“Safe when alone, yet lost in their aloneness”
A recent study has become the first of its kind to explore what it’s like to live with avoidant personality disorder.
18 March 2019
In the first study of its kind, researchers have asked people to describe in their own words what it’s like to live with Avoidant Personality Disorder (AVPD) – a diagnosis defined by psychiatrists as “a pervasive pattern of social inhibition, feelings of inadequacy, and hypersensitivity to negative evaluation”. Like all personality disorder diagnoses, AVPD is controversial, with some critics questioning whether it is anything other than an extreme form of social phobia.
To shed new light on the issue, lead author Kristine D. Sørensen, a psychologist, twice interviewed 15 people receiving outpatient treatment for AVPD: 9 women, 6 men, with an average age of 33, and none of them in work. Writing in the Journal of Clinical Psychology, Sørensen and her colleagues said the overarching theme to emerge from the in-depth interviews was the participants’ struggle to be a person. “They felt safe when alone yet lost in their aloneness,” the researchers said. They “longed to connect with others yet feared to get close.” In the researchers’ opinion, the participants’ profound difficulties with their “core self” and in their dealings with others do indeed correspond to “a personality disorder diagnosis”.
Beneath the overarching theme of struggling to be a person, there emerged two main themes, the first being “fear and longing“. This included participants’ descriptions of having to put on a mask when socialising and their difficulty feeling normal. “I notice that you spend incredible amounts of energy. You just spend your entire consciousness in just not … trying not to make a fool out of yourself and appear normal.” (Steve). This constant performance meant they felt other people never really knew them. “I have never felt seen. Not even my mother knew me like that. I know I have missed it. I never felt loved.” (Lily). There were some rare exceptions to these difficulties. For instance, one participant said they felt authentic when with their young daughter, yet other participants described how, as their children grew older, their usual insecurities returned even when in their company.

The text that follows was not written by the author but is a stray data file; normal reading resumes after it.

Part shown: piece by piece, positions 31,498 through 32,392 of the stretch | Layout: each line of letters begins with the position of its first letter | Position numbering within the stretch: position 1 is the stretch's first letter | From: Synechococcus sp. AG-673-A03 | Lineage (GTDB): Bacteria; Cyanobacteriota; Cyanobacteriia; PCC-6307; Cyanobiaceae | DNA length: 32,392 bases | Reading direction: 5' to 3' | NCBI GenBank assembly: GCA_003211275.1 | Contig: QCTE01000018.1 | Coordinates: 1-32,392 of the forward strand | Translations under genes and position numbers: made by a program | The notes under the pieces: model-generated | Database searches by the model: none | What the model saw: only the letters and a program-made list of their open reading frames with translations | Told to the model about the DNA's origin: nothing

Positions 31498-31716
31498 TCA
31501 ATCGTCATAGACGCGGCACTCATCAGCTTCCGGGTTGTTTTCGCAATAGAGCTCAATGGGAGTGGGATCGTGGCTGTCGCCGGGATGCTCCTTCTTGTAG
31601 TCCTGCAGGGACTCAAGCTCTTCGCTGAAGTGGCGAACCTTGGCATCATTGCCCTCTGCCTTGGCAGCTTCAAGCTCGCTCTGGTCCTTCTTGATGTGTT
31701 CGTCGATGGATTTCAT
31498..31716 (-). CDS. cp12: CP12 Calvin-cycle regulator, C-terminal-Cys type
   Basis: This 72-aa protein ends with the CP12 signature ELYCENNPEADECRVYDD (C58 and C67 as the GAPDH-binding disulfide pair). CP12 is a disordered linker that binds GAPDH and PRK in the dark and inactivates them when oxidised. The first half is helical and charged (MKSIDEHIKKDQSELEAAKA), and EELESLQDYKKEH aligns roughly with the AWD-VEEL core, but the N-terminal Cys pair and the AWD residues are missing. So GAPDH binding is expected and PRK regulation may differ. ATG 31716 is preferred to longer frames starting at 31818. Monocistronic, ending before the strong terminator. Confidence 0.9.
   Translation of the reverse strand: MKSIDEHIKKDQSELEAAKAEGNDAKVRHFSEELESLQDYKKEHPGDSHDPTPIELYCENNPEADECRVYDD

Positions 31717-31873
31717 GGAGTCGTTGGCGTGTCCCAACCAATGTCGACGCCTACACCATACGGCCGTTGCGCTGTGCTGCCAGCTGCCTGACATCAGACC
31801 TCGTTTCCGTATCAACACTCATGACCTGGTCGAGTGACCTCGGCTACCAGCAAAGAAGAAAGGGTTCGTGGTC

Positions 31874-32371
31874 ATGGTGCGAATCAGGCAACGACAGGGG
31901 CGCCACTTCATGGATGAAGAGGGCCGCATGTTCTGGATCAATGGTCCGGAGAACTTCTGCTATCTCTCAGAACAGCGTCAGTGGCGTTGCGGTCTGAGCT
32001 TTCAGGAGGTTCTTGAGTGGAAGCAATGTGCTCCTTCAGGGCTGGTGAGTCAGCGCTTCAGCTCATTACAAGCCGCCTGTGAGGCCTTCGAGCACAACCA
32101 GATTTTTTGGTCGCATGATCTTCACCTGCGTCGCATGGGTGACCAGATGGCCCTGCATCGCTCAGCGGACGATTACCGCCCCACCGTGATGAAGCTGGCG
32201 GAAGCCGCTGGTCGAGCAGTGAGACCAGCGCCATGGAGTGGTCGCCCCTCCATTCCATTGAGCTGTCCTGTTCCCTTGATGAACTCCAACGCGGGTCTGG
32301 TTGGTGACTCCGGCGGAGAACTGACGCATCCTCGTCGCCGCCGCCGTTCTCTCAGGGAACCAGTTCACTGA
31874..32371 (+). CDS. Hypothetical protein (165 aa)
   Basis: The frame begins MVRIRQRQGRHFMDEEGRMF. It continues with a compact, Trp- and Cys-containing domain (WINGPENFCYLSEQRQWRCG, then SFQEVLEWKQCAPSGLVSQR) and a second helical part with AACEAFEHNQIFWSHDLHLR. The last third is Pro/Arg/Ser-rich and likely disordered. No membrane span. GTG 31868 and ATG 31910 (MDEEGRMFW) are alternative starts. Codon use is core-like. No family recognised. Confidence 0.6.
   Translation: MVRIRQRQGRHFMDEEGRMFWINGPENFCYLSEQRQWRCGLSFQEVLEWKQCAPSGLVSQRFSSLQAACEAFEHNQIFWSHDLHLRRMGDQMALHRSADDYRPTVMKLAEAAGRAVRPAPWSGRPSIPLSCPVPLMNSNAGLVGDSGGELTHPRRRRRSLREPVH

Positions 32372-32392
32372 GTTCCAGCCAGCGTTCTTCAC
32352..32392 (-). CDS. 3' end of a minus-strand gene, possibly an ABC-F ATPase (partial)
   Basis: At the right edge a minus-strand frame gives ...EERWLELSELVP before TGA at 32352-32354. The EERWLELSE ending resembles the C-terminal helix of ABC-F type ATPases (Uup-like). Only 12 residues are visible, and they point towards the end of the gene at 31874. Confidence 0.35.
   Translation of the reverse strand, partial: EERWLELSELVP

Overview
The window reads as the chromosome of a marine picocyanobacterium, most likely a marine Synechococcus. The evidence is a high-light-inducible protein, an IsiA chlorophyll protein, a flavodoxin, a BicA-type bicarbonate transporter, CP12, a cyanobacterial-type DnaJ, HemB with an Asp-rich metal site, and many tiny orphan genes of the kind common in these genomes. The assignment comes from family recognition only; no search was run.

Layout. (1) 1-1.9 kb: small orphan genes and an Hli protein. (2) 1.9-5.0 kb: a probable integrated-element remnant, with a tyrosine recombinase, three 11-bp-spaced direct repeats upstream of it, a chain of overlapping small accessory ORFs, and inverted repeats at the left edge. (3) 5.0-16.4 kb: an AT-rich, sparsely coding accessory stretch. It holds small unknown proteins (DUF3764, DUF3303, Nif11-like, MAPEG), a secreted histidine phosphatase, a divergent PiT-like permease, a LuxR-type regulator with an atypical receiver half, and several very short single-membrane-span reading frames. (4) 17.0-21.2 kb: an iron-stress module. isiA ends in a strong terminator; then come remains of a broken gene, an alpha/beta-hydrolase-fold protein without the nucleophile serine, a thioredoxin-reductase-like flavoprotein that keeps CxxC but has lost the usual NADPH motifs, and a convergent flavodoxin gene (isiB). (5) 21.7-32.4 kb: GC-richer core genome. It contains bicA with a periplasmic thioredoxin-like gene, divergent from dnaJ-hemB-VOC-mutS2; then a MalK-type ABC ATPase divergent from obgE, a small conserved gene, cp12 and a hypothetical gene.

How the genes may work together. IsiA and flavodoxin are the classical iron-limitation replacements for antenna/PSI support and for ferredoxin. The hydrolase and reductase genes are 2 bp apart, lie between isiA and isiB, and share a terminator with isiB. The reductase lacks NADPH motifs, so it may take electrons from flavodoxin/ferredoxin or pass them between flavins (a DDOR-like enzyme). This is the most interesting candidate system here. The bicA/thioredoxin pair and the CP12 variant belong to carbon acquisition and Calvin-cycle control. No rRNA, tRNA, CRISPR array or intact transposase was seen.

Another difficulty that was mentioned repeatedly was the dread of getting close to others. “I am very, very suspicious of people. Not that they would harm me physically, but what are their intentions? Or they seem nice, but really, they are not.” (Eva). Coping measures included only interacting through email or text message, and when in physical company, avoiding eye contact.
The participants also described a conundrum – the solitude that brought them comfort and safety was also suffocating. They were “feeling sad, almost grieving when they were alone”, the researchers said. “There comes a heaviness, like ‘now you are alone again little man, and you will never manage this; you will die alone’” (Peter). To cope, the participants said they kept busy playing computer games and listening to music. Most effective in this regard were physical sports and hobbies like making music, yet sadly the relief evaporated as soon as thoughts of being evaluated crept into mind.